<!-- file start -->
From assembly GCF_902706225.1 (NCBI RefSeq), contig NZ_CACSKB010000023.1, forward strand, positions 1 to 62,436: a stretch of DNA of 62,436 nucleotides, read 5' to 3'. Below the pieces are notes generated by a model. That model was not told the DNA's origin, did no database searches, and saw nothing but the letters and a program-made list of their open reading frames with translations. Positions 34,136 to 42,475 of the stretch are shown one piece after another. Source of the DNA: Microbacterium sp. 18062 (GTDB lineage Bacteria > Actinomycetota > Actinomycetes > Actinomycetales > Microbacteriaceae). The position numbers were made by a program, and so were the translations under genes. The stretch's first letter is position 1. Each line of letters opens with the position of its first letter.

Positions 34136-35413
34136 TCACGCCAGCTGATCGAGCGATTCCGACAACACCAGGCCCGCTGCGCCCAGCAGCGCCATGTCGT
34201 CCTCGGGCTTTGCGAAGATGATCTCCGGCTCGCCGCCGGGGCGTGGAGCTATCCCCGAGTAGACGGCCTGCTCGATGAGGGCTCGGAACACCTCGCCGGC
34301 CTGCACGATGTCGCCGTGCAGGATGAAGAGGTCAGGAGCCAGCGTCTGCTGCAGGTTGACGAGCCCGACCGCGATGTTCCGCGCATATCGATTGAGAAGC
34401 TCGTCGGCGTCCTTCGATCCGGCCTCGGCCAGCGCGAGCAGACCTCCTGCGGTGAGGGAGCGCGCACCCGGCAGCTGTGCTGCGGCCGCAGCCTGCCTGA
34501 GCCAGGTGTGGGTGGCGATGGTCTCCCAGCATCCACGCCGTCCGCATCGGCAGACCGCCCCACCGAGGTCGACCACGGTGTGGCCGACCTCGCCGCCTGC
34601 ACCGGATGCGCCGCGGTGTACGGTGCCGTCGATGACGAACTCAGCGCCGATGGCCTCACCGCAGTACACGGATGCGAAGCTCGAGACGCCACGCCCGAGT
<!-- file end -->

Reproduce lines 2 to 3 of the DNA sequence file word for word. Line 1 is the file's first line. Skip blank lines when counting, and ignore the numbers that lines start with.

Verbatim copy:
Positions 34136-35413
34136 TCACGCCAGCTGATCGAGCGATTCCGACAACACCAGGCCCGCTGCGCCCAGCAGCGCCATGTCGT